View original document

The full text on this page is automatically extracted from the file linked above and may contain errors and inconsistencies.

United States Mint
801 9th Street NW
Washington, DC 20220
Minutes of CCAC Public Meeting
January 21, 2020

a. CCAC Members in Attendance:
 Thomas Uram (Chairperson)
 Lawrence Brown
 Sam Gill
 Robert Hoge
 Dean Kotlowski
 Mary Lannin
 Michael Moran
 Robin Salmon
 Jeanne Stevens-Sollman (by phone)
 Dennis Tucker
b. CCAC Members Absent:
 Donald Scarinci
c. Mint Staff in Attendance:
 Pam Borer
 Vanessa Franck
 Boneza Hanchock
 Ron Harrigal
 Joe Menna
 April Stafford
 Megan Sullivan
 Roger Vasquez
 Jennifer Warren
 Greg Weinman
d. Members of the Media in Attendance (by phone):
 Barbara Gregory, The Numismatist
 Mike Unser,
 Maggie Judkins, Numismatic News



1. The public meeting was called to order by Chairperson Thomas Uram at 12:00 noon. Roll was
called; Mint staff attendance was recognized; and media attendance was recognized.
2. Chairperson Uram invited a motion to approve the minutes and letters from the Committee’s
October 15, 2019, meeting. The motion, made by Robert Hoge and seconded by Robin Salmon,
was carried unanimously.
3. Chairperson Uram introduced and welcomed the newest member of the committee, Dr.
Lawrence Brown, appointed to represent the interests of the general public. Mint Director David
J. Ryder administered the oath of office to Dr. Brown, who then made a few remarks. His wife,
Faith, was also recognized by Director Ryder.
4. April Stafford, Chief of the Mint’s Office of Design Management, presented the candidate
designs for the 75th Anniversary of the End of World War II 24-karat gold coin and silver and
bronze medals. The portfolio consisted of 10 obverse and 14 reverse candidate designs.
a. Ms. Stafford noted the designs recommended by the U.S. Commission of Fine Arts:
Obverse 01 (a close view of an eagle in flight grasping an olive branch) and Reverse
11 (a “V” for victory with palm and olive branches and the American flag).
b. After robust discussion and review, the Committee ranked Obverse 08 (an American
dove in flight before the rising sun) and Reverse 04 (the sun element from the 1945
World War II Victory medal, and olive branches, with the legend LIBERATION) as
its recommendations to the Secretary of the Treasury. Obverse 08 received 16 of a
possible 30 points. Reverse 04 received 21 of a possible 30 points.
c. Dennis Tucker moved to have the Mint modify, at its discretion, the language and
position of the inscriptions on the obverse to make it clear that this coin-and-medal
program celebrates the end of World War II, rather than commemorating the war
itself. Dean Kotlowski proposed a friendly amendment to this motion, to specifically
recommend the wording “End of World War II.” Tucker accepted this friendly
amendment, and the motion was carried.
d. Robert Hoge opined that it was redundant to have the word “Liberty” on one side and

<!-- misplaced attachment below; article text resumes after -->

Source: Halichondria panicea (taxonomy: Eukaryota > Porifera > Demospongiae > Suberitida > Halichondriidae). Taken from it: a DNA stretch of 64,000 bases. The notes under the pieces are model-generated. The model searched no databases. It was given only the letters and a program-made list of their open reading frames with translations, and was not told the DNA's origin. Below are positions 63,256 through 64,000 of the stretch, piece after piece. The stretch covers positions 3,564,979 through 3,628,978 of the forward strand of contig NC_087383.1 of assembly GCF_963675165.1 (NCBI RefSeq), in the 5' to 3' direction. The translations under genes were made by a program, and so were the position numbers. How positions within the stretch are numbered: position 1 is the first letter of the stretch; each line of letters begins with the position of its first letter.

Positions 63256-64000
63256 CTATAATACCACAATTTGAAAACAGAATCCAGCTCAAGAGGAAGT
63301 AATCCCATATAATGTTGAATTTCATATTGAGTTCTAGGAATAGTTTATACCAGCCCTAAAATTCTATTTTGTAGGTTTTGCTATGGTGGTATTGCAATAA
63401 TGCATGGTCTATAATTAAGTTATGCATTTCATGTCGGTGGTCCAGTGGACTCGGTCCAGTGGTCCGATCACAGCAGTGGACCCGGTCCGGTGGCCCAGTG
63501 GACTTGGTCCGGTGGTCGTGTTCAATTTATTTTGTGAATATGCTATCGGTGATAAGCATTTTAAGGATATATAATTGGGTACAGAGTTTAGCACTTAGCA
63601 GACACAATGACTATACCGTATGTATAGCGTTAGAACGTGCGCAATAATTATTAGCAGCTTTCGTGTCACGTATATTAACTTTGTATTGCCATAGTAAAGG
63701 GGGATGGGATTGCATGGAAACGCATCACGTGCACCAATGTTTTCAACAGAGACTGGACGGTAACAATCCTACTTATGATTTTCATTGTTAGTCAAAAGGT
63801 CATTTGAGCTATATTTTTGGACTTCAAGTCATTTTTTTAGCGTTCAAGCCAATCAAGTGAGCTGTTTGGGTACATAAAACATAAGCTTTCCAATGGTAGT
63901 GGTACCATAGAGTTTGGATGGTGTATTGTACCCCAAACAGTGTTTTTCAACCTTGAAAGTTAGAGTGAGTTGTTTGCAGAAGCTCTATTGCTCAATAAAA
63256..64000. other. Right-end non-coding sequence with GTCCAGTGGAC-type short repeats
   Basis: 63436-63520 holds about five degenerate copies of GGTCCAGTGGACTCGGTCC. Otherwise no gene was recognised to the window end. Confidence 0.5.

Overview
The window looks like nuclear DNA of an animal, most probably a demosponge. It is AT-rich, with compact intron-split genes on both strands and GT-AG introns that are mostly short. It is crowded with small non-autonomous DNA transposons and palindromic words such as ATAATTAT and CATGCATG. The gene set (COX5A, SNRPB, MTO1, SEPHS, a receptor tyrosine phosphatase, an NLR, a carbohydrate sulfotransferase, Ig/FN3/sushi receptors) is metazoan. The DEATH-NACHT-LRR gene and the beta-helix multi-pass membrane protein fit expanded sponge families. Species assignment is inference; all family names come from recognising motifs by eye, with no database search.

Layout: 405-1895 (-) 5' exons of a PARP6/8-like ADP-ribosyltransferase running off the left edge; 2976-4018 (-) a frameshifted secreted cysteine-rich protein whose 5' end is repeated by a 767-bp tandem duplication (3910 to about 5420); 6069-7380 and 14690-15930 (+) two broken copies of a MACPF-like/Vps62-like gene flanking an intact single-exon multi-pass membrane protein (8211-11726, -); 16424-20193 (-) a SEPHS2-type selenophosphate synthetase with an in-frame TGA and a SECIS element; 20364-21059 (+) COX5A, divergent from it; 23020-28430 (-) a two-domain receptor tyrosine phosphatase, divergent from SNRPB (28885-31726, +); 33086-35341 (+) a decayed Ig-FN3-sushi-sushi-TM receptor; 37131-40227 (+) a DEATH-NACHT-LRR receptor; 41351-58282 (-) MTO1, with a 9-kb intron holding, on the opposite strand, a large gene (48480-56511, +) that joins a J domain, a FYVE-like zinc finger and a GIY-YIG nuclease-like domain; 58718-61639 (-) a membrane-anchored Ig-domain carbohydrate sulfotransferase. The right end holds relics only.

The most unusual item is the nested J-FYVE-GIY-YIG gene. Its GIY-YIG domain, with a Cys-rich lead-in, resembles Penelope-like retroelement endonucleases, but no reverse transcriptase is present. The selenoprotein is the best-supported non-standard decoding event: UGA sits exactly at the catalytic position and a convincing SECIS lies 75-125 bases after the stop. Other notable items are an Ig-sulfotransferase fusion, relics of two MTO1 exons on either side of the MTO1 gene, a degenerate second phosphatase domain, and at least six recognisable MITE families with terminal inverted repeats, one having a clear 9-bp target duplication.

the word “Liberation” on the other: “Not that they're opposed to each other, but this
makes it seemingly a bit more wordy than it might need to be.” Mary Lannin and
Dennis Tucker defended the specific use of the word “Liberation”; and Thomas Uram
and Michael Moran pointed out that the word “Liberty” is mandated for the coin
e. The Committee thanked Treasury Secretary Stephen Mnuchin, Mint Director David
Ryder, and the leadership and staff of the Mint for using the Secretary’s congressional
authority to create the 75th Anniversary of the End of World War II coin-and-medal

8. The Committee reviewed three program proposals submitted by the general public: one
involving presidential pets; one involving butterflies (and, more generally, insects); and one
involving themes reflective of different aspects of American personal life.
a. Dean Kotlowski started the discussion regarding the presidential pets and provided a
brief summary of the history of presidents and their pets.
b. Concerns were expressed that there might not be a market for the coin as well as
some controversies around certain presidential pets.
c. Mary Lannin moved the conversation to the butterfly series and thought that was an
interesting concept since colorization could even be used to express diversity in our
nation. Also, the concept could be tied to flowers.
d. Dennis Tucker discussed that in a recent ANA show an audience of young collectors
was “very excited” about the idea of dogs on coins, and he felt a shorter series (not
comprehensive) of selected presidential pets might be a possibility. Robin Salmon
proposed, why not do simply a series of dogs, which Jeanne Stevens-Sollman agreed
with, focusing either on pets or on a short program with presidential animals.
9. Chairperson Uram invited a motion to adjourn—made by Mary Lannin and seconded by Dean
Kotlowski—and the meeting was adjourned at 1:48 p.m.